ICBC Claims, Future Wage Loss and the Ability to Work in Your Chosen Profession
Imagine sustaining permanent and partially disabling injuries in a BC Car Accident through the fault of another. Despite your permanent injuries you are able to carry on in your own chosen profession. Are you entitled to be compensated for future wage loss in your ICBC tort claim or does the fact that you can work in your own occupation restrict such an award? Reasons for judgement were released by the BC Supreme Court today dealing with this issue.
In today’s case (Ayoubee v. Campbell) the now 34 year old Plaintiff was injured in a multiple vehicle collision which occurred in September, 2003. The Plaintiff sustained serious injuries including a herniated disc (at the L5 / S1 Level) with associated pain down his leg and mechanical back pain in the collision. At the time of the accident he had just begun a computer course at BCIT and intended to make a career from the opportunities that this education would provide. Despite his serious injuries he was able to complete his studies then found and maintained employment in his chosen field.
In awarding $100,000 for non-pecuniary damages the court accepted that the Plaintiff will have some permanent pain and made came to the following conclusion with respect to his injuries:
 I accept Mr. Ayoubee’s evidence that he has never been pain free since the accident, although he has managed to control the level of pain through exercise and stretching. He has attempted to function as fully as he can, despite the limitations he now contends with. In the past year, however, his leg has deteriorated and the quality of his life has diminished even further. Surgery may help with the pain, but he will likely be left with residual numbness and discomfort, and the back pain will remain. As a result of the accident, he has lost the quality of life of an active young man.
Madam Justice Humphries engaged in a lengthy discussion addressing the Plaintiff’s loss of future earning capacity. The court found that given the Plaintiff’s permanent injuries certain occupations will be closed to the Plaintiff, however, the Plaintiff ‘is not foreclosed form the type of job he was training for at the time of the accident, obtained after the accident, and has held full-time employment ever since.’
In assessing the Plaintiff’s impaired earning capacity (future wage loss) at $80,000 Madam Justice Humphries made the following analysis:
 In my view, this is a case in which it would be more appropriate to award a lump sum for loss of capacity. There are a significant number of jobs that Mr. Ayoubee can no longer do, jobs of the type he once held and which could still provide him with opportunities for part time income enhancement that he now must forego.
 As well, he is not as attractive an employee on the open labour market as he once was, given his chronic pain and inability to work without breaks.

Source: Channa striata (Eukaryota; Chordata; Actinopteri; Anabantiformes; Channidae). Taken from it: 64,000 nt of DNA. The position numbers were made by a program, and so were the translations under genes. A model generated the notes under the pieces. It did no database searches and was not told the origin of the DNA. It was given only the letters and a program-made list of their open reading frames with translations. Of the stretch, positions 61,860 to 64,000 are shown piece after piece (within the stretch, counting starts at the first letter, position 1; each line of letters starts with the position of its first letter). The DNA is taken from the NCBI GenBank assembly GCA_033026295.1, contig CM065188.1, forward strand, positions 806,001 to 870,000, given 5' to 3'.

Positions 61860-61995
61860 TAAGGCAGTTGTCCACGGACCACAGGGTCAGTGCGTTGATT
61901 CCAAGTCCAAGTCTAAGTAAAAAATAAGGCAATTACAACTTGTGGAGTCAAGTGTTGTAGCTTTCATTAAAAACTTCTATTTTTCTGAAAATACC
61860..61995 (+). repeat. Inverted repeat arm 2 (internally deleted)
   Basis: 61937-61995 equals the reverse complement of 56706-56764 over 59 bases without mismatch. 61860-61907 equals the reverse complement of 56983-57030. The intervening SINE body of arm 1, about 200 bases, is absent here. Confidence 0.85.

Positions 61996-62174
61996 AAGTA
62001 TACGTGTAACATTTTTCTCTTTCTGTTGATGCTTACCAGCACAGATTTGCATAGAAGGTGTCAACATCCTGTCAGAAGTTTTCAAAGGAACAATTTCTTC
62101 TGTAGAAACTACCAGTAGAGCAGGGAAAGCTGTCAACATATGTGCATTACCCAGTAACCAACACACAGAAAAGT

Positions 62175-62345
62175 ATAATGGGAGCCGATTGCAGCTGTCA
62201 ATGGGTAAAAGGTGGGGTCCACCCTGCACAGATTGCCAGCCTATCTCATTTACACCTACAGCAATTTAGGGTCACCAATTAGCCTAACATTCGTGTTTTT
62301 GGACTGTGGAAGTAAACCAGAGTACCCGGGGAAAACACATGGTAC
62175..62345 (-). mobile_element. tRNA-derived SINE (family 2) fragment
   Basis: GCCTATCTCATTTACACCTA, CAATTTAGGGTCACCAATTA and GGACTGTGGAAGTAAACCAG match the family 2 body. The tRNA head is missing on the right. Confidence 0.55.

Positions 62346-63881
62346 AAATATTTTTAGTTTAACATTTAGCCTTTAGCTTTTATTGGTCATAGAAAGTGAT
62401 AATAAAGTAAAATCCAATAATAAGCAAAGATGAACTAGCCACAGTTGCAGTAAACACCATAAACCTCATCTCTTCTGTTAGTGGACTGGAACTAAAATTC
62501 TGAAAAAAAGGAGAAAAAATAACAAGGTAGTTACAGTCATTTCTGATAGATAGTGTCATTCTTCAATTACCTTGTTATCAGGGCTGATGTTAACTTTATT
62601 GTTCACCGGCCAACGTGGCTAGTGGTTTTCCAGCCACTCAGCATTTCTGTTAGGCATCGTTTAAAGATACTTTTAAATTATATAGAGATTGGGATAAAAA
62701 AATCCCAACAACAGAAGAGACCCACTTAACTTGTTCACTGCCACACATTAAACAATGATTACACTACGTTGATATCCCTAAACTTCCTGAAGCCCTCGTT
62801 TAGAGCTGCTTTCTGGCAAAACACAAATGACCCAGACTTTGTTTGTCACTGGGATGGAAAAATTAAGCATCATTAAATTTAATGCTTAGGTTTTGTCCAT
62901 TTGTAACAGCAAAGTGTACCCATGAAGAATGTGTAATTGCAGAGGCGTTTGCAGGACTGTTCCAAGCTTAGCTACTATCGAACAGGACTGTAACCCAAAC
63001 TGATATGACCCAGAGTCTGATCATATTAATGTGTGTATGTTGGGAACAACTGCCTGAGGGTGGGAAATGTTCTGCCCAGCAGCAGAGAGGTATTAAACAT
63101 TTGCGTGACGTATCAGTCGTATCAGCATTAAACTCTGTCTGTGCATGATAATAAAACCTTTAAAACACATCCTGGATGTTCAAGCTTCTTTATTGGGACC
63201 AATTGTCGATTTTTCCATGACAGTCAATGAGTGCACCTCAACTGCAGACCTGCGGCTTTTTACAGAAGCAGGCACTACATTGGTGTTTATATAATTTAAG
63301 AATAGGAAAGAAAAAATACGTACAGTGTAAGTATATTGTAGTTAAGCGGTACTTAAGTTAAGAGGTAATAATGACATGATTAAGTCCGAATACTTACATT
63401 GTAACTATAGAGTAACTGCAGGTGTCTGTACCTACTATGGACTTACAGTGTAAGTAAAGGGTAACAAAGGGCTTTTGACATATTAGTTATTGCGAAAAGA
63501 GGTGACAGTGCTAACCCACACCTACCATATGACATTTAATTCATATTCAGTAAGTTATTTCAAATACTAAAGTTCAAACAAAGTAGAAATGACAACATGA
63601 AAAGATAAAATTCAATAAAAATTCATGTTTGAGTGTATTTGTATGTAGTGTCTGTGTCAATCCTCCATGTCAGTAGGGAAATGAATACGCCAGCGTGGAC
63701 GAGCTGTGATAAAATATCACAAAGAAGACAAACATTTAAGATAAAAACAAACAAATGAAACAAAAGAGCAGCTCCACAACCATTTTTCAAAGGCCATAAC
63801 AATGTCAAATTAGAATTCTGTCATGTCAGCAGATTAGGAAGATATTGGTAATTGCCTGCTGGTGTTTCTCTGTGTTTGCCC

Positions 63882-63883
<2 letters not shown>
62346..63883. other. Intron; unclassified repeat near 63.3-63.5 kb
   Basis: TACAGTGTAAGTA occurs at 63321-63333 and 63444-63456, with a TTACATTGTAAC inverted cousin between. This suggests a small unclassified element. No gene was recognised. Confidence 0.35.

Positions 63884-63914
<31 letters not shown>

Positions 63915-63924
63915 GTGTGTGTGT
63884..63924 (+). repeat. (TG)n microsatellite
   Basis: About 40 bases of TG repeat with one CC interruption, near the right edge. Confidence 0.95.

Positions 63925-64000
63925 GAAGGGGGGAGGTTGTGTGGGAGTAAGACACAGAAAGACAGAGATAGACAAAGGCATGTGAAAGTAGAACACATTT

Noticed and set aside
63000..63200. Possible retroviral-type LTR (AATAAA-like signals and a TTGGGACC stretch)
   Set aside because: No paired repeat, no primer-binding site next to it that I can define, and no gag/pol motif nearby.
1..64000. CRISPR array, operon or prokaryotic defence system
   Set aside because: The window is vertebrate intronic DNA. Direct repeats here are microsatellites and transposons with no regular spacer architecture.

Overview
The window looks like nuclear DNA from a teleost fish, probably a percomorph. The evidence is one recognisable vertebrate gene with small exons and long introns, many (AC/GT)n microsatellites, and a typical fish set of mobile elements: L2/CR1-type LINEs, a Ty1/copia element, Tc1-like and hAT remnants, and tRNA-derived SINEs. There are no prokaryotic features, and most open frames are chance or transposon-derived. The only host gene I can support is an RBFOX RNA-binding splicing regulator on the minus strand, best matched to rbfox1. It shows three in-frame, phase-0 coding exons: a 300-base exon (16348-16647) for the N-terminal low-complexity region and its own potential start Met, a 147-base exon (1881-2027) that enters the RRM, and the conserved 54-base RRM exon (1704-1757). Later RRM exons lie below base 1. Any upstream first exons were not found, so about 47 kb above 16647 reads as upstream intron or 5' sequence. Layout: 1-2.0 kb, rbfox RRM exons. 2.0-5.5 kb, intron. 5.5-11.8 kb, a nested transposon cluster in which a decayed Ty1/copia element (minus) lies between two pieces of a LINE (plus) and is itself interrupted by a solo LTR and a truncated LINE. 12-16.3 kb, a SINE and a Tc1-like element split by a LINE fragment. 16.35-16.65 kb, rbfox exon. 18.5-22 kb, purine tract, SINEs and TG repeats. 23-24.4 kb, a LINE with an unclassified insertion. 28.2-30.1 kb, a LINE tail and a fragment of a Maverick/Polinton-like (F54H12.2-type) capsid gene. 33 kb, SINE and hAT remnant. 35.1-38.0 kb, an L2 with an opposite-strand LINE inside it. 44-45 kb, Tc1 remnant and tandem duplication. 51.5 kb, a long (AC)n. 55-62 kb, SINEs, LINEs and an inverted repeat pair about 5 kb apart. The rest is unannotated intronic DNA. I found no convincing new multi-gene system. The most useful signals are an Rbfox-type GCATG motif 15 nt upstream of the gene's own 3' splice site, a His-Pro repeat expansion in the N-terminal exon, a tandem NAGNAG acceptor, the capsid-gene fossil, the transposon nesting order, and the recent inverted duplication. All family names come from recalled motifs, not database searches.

He will also be unable to work while he recovers from surgery, which it is likely he will undergo once he has seen Dr. Dommisse. Dr. Yu suggests the recovery time would be two or three months. The defendants calculate the loss attributable to those months, reduced by the possibility that Mr. Ayoubee might decide not to have the surgery, and suggested that the applicable rate should be his salary level in 2005 when, in their position, he should have mitigated his damages. The defendants arrived at a figure of approximately $7,700. The plaintiff did not address that issue.
 Surgery may improve Mr. Ayoubee’s leg pain, although the doctors differ on whether this is still realistic. In any even he will be left with back pain. I take into account that, of the two, the leg pain has always been the most severe, and is the cause of his greater restrictions at present. On the other hand, given the back pain, there is no suggestion that he will be able to undertake moderate to heavy physical employment again.
 An important factor that distinguishes Mr. Ayoubee’s case from those in which very high awards have been made for future loss is that he is not foreclosed from the type of job he was training for at the time of the accident, obtained after the accident, and has held full-time ever since. He does not require retraining. His employability does not depend on his ability to do heavy physical labour and he never intended that it should, although there is a substantial possibility that he might have supplemented his income occasionally with the type of job he held at Rona, if he were still able to do so.
 Considering that some future wage loss will be attributable to the surgery, and considering the diminution in the capital asset of his employability generally, I set his future loss, including his loss of capacity, at $80,000.
ayoubee v. campbell, diminished earning capacity, disc herniation, future wage loss, impaired earning capacity, L5 injury, mechanical back pain, pain and suffering